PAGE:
Benefits for AIDS Sufferer
Alan Walker, 51, who has AIDS, is a veteran of the United States Air Force. After getting out of the service, he worked as a civilian employee of the Air Force for nine years and then as a packing operator for a laboratory for seven years.
After living with AIDS for more than a decade, Walker began experiencing periods of dizziness and could no longer continue working. A previous application for Social Security Disability had been denied. Now Walker turned to Attorney Neil H. Good for representation.
Walker’s case went to a Social Security Administration hearing. In his pre-hearing memo, Attorney Good described Walker’s disability. Walker had AIDS, with complications of pneumonia, nausea, diarrhea, rashes, night sweats, neck swelling, dizziness, fainting, confusion, headaches, chills and weakness. He also had arthritis with joint stiffness, which caused him to have difficulty walking any distance and difficulty standing or sitting for long periods. Walker had developed depression as a result of his illness, with sleep loss and loss of concentration.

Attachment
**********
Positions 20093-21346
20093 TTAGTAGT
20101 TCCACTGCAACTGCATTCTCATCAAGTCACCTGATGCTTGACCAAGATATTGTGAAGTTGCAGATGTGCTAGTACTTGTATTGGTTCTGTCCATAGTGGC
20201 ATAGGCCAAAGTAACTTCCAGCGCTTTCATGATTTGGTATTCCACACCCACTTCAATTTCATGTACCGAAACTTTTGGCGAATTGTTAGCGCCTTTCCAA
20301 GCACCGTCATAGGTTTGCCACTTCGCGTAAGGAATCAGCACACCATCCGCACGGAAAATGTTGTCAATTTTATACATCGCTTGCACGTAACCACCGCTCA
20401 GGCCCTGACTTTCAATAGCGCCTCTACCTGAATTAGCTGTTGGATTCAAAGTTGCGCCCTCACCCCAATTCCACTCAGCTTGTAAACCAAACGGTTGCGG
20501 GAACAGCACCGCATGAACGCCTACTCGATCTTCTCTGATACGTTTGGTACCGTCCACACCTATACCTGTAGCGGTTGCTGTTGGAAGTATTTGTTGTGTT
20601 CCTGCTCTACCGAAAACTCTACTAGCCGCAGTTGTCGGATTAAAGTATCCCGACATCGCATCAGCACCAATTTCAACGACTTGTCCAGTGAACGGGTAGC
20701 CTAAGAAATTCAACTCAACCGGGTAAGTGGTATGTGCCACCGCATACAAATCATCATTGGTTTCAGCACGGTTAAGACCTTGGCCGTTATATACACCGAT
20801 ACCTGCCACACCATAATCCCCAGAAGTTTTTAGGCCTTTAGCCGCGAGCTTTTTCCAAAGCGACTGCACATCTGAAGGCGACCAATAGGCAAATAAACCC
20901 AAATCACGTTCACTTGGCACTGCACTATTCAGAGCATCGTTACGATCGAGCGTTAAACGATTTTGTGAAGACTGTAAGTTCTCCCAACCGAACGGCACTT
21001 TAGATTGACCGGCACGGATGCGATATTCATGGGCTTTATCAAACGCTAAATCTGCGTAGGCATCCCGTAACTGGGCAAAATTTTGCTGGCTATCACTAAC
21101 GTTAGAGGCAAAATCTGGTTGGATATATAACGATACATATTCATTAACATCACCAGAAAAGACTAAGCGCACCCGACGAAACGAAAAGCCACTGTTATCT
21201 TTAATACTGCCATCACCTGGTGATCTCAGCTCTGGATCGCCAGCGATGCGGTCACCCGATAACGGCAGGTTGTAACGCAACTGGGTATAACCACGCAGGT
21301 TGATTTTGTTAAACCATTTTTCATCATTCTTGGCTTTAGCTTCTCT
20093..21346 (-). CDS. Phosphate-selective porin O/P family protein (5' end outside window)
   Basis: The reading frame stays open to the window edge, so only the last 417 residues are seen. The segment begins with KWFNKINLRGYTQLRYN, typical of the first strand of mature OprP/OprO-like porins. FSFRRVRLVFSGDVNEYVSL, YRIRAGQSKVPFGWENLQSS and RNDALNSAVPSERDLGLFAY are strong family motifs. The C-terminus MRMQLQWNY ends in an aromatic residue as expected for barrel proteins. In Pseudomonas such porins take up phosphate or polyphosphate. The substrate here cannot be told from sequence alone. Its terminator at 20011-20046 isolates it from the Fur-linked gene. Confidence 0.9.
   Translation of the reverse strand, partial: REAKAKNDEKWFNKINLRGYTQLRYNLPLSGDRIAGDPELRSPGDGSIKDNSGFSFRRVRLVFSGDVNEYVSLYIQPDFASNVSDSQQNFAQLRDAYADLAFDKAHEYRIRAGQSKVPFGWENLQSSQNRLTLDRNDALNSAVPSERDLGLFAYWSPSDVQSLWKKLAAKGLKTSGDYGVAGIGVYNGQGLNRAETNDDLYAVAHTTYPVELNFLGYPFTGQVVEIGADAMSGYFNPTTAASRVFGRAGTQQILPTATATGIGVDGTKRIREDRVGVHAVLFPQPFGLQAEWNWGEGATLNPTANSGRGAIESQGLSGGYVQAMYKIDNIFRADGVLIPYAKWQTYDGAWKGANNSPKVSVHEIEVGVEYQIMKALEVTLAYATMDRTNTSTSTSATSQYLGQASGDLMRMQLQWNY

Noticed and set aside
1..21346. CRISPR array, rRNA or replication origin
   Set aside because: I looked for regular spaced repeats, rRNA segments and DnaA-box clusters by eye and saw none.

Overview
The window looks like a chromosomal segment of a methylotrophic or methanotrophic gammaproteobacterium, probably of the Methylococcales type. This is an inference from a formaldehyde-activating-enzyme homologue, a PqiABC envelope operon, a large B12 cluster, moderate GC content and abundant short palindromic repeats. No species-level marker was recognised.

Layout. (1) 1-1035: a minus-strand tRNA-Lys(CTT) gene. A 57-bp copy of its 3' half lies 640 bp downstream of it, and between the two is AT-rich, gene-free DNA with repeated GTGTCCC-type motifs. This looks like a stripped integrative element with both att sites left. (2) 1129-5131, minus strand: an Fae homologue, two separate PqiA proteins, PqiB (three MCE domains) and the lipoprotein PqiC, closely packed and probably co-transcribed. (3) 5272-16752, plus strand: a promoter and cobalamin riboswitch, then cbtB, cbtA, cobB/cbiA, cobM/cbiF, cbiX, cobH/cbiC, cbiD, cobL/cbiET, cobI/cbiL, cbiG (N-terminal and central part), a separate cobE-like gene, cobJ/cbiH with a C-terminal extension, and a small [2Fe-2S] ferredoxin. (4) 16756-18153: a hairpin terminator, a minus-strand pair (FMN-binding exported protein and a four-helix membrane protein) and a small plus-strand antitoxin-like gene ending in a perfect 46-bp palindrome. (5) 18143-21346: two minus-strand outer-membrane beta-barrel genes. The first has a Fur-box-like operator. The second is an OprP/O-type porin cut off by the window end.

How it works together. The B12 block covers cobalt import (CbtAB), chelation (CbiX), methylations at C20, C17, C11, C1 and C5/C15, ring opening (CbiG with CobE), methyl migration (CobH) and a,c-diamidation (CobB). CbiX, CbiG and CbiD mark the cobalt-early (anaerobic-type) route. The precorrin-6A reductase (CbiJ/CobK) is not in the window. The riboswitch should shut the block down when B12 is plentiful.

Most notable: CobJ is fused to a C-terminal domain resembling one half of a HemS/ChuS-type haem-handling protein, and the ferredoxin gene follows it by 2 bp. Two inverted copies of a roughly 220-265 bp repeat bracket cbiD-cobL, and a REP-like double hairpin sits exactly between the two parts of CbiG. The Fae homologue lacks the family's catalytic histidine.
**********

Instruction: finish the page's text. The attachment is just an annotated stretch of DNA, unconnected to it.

The SSA’s Administrative Law Judge noted that Walker had periods of dizziness and that a consultant examiner stated that Walker should never be exposed to unprotected heights, moving mechanical parts, extreme heat or vibrations. In the ruling, the judge also noted Walker’s mood disorder due to AIDS. The judge found Alan Walker disabled and granted him Social Security Disability benefits and Supplemental Security Income.